Android founder Andy Rubin helped build the software that now runs on billions of smartphones, but his new phone-making startup doesn’t seem to be catching on quite so much.
Rubin’s Essential has sold just 5,000 units since launching two weeks ago, market tracking firm BayStreet Research said on Wednesday, according to to a report in Fierce Wireless. That’s less than a rounding error on the 1.5 billion of annual smartphone sales and less than the amount of iPhones Apple (aapl) sells every 15 minutes or so. If all 5,000 phones sold at full price, that would represent revenue of just $3.5 million.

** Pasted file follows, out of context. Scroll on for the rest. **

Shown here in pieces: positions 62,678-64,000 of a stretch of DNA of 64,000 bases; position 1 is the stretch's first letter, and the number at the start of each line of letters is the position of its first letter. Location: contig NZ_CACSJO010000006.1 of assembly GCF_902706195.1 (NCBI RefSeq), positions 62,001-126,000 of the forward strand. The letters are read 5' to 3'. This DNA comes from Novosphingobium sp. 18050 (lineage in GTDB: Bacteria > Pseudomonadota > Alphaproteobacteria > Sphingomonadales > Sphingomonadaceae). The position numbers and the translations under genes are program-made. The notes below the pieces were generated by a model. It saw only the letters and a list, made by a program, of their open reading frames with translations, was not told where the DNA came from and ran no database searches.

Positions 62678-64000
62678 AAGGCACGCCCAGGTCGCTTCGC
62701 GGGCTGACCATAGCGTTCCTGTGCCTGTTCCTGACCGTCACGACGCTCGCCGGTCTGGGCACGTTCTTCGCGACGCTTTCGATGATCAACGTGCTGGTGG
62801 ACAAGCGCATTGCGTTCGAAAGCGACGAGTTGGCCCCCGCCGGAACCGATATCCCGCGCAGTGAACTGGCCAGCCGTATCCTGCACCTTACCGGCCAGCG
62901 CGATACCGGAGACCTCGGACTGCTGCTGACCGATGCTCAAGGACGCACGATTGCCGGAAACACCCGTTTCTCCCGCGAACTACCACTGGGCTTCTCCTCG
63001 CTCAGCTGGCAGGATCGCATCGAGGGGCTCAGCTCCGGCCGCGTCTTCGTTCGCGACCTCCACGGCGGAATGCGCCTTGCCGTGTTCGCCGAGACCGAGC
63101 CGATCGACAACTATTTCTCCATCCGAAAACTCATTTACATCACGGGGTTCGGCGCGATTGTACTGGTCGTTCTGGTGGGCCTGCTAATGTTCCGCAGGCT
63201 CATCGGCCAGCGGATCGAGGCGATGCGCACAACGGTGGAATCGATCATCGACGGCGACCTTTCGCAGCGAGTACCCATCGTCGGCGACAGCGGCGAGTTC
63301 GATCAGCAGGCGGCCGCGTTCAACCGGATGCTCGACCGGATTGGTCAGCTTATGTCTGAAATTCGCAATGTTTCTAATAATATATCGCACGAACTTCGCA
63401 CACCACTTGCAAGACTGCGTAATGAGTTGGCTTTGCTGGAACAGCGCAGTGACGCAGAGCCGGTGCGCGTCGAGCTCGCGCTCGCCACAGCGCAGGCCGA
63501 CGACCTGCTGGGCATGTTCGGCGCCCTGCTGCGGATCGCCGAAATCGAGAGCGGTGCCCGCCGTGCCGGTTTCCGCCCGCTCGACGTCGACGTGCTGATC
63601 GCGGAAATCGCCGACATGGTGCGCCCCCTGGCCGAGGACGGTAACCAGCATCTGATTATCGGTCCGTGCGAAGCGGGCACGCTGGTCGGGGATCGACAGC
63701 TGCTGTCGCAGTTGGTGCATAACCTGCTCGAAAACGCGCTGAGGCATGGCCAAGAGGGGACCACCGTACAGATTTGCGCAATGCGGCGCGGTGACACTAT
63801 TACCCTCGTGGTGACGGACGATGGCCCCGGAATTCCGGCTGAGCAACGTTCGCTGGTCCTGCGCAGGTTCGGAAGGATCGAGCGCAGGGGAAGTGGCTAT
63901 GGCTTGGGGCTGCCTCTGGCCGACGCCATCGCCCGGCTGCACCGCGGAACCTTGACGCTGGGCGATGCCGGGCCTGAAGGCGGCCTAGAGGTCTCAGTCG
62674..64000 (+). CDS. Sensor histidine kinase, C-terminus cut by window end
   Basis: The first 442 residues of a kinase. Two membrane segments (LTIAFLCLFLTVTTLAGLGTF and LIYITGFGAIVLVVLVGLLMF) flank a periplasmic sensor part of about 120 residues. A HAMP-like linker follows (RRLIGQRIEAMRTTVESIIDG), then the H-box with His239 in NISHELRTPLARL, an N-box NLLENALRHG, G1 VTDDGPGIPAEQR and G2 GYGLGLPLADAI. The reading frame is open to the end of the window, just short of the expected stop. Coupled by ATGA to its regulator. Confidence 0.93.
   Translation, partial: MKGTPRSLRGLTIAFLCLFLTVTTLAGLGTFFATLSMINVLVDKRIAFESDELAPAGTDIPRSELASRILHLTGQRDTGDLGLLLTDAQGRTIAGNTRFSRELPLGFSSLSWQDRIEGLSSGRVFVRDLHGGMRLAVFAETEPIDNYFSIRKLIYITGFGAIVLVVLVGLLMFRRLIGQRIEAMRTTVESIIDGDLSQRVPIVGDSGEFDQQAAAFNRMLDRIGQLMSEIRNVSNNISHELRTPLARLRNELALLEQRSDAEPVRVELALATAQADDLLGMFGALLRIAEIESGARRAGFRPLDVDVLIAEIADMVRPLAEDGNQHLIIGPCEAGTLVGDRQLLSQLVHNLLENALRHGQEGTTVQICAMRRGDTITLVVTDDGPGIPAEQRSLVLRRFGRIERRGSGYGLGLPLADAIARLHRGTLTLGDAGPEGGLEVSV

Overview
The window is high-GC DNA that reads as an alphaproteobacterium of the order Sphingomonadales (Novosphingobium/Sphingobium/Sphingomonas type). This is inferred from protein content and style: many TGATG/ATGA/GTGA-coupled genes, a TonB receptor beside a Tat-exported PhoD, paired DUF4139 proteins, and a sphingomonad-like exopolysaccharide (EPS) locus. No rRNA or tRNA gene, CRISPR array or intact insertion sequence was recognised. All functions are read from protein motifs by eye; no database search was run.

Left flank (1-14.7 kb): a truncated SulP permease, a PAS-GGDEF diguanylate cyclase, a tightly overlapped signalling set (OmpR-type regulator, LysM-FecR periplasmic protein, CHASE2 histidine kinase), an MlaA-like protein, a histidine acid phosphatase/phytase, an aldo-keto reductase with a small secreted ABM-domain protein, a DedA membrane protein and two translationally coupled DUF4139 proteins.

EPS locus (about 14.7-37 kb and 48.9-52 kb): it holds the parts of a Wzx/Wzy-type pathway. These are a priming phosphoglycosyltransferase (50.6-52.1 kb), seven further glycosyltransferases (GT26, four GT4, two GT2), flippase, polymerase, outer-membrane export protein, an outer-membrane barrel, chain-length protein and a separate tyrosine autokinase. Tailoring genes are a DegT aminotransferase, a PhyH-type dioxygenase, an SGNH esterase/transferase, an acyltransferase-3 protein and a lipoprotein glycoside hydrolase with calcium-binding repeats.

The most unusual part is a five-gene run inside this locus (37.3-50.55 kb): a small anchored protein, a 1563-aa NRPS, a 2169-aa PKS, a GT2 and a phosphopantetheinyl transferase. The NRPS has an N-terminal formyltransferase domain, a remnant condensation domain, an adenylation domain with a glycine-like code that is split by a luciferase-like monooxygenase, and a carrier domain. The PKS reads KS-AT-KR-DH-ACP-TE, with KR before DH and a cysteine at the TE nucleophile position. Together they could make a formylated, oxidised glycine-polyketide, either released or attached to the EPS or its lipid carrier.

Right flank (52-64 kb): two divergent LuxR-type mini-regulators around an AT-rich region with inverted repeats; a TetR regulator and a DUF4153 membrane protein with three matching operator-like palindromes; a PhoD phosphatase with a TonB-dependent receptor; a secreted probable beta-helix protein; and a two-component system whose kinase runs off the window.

Essential did not immediately respond to a request for comment on the report.
The reported slow sales stand in stark contrast to Essential’s $1 billion valuation from its venture capital backers, including Chinese manufacturing giant Foxconn. But the company has been hit by shipping delays, limited distribution and mediocre reviews. Rubin promised on May 30 that the Essential phone would be available within 30 days, but the device didn’t ship until mid-September.
Essential’s $700 smartphone has a 5.7-inch edge-to-edge screen, 128 GB of storage, and a unique titanium and ceramic body. The phone is not widely available, however, with only Sprint (s) carrying the device among the major U.S. carriers.
Get Data Sheet, Fortune’s technology newsletter.
Rubin created the Android operating system software that was bought by Google (googl) in 2005 and now runs over 80% of the world’s smartphones. But Google took Rubin off the phone unit in 2013, and he left the company a year later and decided to to form Essential.